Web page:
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Musicians Protest Ahead of Romeo & Juliet Performance to Keep Northern Ballet Live

Ahead of the first performance of Northern Ballet’s Romeo & Juliet in London earlier this week, members of the Northern Ballet Sinfonia dressed as Shakespeare and took to the streets to protest against plans to replace the live orchestra with recorded music.

Published: 30 May 2024 | 5:37 PM
Protesters stood outside the theatre all wearing Shakespeare masks and ruffs, holding up signs saying keep Northern Ballet live.
Under current plans, no performances of the production will be accompanied by live music after June. Image credit: © Jonathan Stewart for the Musicians' Union.

On Tuesday 28 May, musicians from the Northern Ballet Sinfonia and fellow protesters marched on London Sadler’s Wells theatre, in a bid to stop Northern Ballet’s live orchestra from being axed.

Under current plans, Northern Ballet will replace the musicians in its orchestra with recorded music for its touring productions.

With Romeo & Juliet being the first Northern Ballet production affected, musicians played live outside of the theatre, and protesters dressed as Shakespeare held placards declaring ‘O Live Music, Where Art Thou?' and ‘Don’t let live music come to a Bard end’.

We are calling on Arts Council England and Northern Ballet to agree to a realistic funding solution that protects jobs and enables theatre goers to enjoy the full ballet experience every time.

Members of the orchestra playing live outside before the performance, wearing T-shirts saying Keep Northern Ballet Live.

What's happening at Northern Ballet?

In October 2023, Northern Ballet announced that it would be forced to axe the orchestra and replace the musicians performing live with recorded music for touring productions due to a real-term funding cut from Arts Council England.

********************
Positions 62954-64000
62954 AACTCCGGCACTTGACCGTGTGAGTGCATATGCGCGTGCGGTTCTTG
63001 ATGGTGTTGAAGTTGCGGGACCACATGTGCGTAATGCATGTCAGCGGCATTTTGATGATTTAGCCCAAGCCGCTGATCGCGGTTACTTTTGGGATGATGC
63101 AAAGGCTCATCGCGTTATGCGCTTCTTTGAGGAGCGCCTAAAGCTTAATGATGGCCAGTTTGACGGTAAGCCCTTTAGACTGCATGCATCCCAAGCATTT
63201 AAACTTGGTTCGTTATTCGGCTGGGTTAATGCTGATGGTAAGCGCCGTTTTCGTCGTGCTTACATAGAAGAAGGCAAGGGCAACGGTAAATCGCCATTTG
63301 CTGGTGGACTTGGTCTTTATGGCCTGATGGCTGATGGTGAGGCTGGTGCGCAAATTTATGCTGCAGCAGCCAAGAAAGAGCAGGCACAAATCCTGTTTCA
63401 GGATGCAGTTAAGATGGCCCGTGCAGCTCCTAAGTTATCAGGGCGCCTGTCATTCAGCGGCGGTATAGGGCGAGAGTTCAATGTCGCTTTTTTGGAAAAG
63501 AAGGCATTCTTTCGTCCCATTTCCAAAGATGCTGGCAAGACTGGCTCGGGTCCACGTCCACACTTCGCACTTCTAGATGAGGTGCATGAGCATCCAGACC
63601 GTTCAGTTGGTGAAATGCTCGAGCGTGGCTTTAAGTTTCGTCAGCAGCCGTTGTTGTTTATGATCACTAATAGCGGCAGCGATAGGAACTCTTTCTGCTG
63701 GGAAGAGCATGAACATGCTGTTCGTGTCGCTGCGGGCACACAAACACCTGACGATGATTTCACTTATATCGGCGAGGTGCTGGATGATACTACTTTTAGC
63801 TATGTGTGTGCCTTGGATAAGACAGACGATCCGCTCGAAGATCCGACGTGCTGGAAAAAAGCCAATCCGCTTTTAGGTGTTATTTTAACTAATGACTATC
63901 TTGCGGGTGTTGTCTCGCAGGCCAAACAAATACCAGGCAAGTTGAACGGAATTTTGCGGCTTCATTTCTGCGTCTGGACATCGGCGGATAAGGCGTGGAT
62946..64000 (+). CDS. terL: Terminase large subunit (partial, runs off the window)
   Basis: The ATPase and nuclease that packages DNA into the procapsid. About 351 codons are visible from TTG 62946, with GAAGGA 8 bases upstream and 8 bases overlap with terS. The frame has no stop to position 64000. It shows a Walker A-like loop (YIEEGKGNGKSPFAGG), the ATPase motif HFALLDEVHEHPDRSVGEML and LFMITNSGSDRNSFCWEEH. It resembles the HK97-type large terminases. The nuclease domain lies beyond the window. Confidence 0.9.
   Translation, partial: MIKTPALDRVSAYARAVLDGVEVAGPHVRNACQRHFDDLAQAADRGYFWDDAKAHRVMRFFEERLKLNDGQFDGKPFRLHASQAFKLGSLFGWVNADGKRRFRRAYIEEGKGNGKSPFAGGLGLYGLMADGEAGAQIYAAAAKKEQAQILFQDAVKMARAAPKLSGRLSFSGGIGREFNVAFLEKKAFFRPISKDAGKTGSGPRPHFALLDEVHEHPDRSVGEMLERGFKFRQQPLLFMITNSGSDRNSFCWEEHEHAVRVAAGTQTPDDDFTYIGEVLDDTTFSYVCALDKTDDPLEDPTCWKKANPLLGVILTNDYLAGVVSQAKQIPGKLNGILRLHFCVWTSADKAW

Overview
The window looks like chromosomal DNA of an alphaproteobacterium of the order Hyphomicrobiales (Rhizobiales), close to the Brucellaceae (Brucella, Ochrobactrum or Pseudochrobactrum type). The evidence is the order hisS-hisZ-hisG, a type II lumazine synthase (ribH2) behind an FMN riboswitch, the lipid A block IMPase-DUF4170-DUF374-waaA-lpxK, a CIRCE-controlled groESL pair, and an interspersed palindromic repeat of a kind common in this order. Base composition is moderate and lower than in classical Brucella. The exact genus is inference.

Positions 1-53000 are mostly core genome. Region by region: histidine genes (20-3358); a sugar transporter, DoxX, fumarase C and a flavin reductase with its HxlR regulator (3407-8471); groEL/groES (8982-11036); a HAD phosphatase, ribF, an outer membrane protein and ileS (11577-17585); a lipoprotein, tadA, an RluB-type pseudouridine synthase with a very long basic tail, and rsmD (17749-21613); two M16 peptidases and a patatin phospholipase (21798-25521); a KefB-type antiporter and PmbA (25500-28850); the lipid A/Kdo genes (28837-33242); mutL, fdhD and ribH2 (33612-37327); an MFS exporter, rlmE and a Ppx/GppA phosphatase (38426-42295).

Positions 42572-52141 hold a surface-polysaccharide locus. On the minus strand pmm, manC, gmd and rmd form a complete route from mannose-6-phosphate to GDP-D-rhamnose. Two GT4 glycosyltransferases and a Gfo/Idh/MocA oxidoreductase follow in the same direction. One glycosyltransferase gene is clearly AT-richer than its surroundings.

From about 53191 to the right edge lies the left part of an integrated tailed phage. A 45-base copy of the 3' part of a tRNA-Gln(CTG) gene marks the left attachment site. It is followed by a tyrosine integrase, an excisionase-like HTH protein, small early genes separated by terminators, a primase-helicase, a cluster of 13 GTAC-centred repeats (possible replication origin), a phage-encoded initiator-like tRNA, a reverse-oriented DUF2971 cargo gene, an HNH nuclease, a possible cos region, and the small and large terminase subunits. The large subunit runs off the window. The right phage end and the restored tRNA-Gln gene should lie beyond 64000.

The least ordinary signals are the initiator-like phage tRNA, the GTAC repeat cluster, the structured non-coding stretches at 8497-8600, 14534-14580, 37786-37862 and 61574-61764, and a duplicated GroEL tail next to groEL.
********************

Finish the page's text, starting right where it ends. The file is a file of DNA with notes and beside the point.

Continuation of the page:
Inflation, increases in energy costs, and stagnant investment from Government via Arts Council England, combined with the cost-of-living crisis, have left many ballet and opera companies on a cliff edge.

Musicians in the Northern Ballet Sinfonia have been campaigning to protect their touring work and access to live ballet for everyone under the banner Keep Northern Ballet Live. Unlike other Northern Ballet workers, the musicians are on freelance contracts and only get paid for the work they do. Some of our members at Northern Ballet are already relying on food banks to survive.

We will continue applying pressure

Speaking at the demonstration, MU General Secretary Naomi Pohl said: “Today's protest is a statement that we will continue applying pressure until Northern Ballet and Arts Council England agree a realistic funding solution, that protects jobs and keeps live music at the heart of Northern Ballet productions.

“Musicians' livelihoods are on the line – with our data showing that musicians, on average, make £20,000 a year, you can imagine that any negative impact on this income is felt very heavily. It impacts their ability to provide for themselves, their families, and their capacity to invest in their art.

“The fear is that this cut is a slippery slope and a recording being used in place of the company’s orchestra is a precedent our members won’t tolerate. It isn’t a position we want to be in, we understand the company needs more financial support, and urgently. With a general election announced, this is a key moment for us to make our case and ensure the arts are prioritised in any new government’s recovery plan.”

Naomi Pohl speaking into a megaphone at the march, surrounded by protesters.

Members from Northern Ballet’s orchestra, alongside the MU, are calling on the public to take a stand with musicians who are fighting to protect their jobs and save live music.

Add your voice to the call

Sign the petition hosted via Megaphone, and share it on social media using the hashtag #KeepNorthernBalletLive.

Over 18,000 people have already signed Northern Ballet Sinfonia’s petition to keep Northern Ballet live, with musicians around the world also sharing photos and messages of support.

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